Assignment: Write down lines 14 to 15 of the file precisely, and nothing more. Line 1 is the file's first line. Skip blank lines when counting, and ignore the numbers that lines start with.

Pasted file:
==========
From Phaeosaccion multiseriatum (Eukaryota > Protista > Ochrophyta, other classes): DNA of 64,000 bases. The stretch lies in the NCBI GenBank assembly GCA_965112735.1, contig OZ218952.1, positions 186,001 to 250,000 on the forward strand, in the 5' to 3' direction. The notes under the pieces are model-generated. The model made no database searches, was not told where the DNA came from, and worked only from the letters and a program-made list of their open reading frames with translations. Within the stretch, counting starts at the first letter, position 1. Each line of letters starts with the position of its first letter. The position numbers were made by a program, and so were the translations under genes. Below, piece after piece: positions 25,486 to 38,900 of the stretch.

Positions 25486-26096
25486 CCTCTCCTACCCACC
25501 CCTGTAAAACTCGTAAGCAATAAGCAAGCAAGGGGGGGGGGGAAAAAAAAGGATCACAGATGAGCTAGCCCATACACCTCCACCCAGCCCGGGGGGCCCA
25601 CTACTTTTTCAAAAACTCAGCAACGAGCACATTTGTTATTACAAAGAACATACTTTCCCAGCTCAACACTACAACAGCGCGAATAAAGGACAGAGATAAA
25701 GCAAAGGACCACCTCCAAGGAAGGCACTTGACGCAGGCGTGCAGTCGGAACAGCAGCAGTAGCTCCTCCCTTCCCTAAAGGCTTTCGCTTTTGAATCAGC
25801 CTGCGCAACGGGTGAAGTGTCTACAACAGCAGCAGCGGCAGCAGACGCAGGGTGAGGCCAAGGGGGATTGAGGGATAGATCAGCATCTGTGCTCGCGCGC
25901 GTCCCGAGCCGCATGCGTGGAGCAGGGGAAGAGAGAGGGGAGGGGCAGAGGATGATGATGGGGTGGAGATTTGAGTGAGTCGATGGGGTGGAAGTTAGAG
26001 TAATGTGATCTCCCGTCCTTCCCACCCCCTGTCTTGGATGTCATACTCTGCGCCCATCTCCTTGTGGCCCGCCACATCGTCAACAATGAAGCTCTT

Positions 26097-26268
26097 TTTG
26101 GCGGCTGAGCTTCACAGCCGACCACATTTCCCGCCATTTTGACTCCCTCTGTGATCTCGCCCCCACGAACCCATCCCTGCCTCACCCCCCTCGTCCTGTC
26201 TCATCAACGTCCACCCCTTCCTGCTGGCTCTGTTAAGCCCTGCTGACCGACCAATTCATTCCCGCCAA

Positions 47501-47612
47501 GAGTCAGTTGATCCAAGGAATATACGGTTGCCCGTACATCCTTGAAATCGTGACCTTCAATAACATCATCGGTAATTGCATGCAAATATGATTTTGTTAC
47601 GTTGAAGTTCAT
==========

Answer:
Positions 47501-47612
47501 GAGTCAGTTGATCCAAGGAATATACGGTTGCCCGTACATCCTTGAAATCGTGACCTTCAATAACATCATCGGTAATTGCATGCAAATATGATTTTGTTAC